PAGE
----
Racing against time to break an impasse in the negotiations for the formation of the proposed interregional state for Hiiraan and Middle Shabelle regions, Somalia’s government continues to push for the resumption of negotiations with Hiiraan elders who boycotted previous rounds of talks.
The Mogadishu-based government which aims to complete the implementation of the federalism system throughout the country before the horn of Africa nation heads for presidential elections due mid this year signaled its willing to convince elders to return to negotiating table.
However, the persistent standoff had dealt a potential blow to Somali president efforts, seen as the best chance to form an inter-regional state for the neighbouring regions. Several attempts by Mr. Hassan Sheikh Mohamud who travelled to the region more than a few times to secure the regional elders’ endorsement for the initiative ended without breakthrough. The council of the region’s elders said it snubbed to attend the state formation conference which was held in Jowhar, the regional capital of Middle Shabelle region, as result of unmet promises by the president, an action they said led to their boycott in attending the talks.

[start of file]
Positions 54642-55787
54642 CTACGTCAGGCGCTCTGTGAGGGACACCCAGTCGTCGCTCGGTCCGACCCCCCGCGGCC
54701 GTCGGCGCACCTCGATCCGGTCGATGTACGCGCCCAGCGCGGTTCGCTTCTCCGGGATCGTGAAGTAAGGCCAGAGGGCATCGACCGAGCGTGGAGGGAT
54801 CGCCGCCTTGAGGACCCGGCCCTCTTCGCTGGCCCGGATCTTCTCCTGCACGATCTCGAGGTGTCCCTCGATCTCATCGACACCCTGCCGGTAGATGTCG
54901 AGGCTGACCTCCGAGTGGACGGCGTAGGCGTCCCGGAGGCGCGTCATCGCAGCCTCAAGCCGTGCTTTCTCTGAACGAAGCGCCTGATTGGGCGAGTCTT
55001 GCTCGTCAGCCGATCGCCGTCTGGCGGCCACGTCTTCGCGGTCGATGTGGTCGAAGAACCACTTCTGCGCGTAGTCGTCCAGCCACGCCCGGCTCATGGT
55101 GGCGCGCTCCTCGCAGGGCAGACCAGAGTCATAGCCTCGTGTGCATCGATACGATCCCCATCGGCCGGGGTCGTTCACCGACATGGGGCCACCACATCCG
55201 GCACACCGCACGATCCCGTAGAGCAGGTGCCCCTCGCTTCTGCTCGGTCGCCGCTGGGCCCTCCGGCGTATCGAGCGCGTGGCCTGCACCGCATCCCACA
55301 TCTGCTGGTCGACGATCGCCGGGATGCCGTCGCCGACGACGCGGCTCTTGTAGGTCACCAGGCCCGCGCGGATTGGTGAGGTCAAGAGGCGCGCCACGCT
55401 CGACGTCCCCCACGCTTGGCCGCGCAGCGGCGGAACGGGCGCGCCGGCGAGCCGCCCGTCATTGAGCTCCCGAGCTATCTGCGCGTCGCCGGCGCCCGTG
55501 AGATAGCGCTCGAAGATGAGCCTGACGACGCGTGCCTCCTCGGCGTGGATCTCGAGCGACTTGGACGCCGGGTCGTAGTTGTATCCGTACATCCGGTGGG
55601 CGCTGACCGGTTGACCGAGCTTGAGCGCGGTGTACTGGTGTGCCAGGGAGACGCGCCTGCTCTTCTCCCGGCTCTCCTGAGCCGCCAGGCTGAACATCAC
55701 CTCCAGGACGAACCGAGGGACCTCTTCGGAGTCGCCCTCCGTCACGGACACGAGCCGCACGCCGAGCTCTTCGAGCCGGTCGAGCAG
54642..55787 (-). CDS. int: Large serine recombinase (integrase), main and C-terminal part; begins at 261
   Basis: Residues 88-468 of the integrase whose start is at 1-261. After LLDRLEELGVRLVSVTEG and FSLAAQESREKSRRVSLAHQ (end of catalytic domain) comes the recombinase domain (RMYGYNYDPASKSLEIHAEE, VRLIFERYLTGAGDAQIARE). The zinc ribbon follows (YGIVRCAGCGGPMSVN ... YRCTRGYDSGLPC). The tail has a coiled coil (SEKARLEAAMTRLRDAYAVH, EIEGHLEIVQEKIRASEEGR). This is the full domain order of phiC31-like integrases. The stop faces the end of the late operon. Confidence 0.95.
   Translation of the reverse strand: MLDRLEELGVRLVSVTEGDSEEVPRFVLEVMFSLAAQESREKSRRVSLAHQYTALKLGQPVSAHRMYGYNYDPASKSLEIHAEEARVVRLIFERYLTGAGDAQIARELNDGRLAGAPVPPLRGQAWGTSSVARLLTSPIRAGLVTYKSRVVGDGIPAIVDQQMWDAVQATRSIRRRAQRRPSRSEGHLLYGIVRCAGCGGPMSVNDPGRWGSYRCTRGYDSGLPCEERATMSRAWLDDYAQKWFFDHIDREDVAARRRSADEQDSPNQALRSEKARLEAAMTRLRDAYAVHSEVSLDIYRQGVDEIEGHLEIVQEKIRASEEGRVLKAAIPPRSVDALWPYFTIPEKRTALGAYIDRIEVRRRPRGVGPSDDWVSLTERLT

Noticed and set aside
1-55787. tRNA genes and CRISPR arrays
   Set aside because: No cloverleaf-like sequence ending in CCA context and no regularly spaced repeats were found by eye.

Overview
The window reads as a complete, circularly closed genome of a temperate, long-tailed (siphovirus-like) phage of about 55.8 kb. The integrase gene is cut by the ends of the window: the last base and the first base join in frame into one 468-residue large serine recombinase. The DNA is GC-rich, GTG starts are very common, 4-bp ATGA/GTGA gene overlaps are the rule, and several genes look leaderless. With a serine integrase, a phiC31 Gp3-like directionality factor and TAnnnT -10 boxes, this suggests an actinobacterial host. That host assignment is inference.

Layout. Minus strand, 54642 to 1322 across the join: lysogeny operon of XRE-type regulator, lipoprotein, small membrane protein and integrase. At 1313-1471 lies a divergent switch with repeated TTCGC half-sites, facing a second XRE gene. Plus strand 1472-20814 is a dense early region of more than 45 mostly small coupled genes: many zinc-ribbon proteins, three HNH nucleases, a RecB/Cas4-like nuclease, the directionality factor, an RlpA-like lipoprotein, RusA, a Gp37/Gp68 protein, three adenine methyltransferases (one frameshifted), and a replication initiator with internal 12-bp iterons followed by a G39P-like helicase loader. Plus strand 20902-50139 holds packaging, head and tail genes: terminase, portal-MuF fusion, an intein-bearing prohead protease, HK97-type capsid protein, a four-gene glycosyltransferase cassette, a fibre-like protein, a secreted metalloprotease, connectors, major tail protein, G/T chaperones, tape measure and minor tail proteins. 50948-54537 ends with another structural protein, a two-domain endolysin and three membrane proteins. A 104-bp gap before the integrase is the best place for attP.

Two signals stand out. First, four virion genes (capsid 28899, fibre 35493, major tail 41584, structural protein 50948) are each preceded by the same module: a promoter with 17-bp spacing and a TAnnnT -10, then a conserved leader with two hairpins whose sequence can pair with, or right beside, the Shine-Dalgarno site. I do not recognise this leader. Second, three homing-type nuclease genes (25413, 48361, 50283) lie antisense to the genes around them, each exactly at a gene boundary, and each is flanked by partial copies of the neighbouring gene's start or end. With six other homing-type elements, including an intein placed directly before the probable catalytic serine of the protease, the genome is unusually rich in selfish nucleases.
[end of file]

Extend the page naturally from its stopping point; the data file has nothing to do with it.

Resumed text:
However, the government remains adamant in efforts to resume negotiations, with Somalia’s interior minister Abdirahman Mohamed Hussein who’s in charge of the Somali government’s federalization initiative said that despite challenges, the government was determined to shuttle between the two sides to end the stalemate.
“We know that this is a complex process, but no matter how long it takes, we shall continue working hard towards the foundation of an environment in which an inclusive state can be formed – the process is inching ahead though.” He said.
Mr. Hussein has also indicated challenges facing a government delegation in the region as elders maintained their opposition towards the government-led efforts to resume negotiations.
Despite facing arrays of criticism, Somali government had promised of ensuring to develop a ‘fair’ and ‘comprehensive process, in an effort to form an ‘inclusive’ regional state.
However, elders accused the government of mishandling the initiative, citing vagueness in running the process which they said fell short of their expectations.
In addition, political analysts have earlier pointed out complexities surrounding the state’s formation process, given lack of consensus, mistrust and rivalry among clans in the two regions.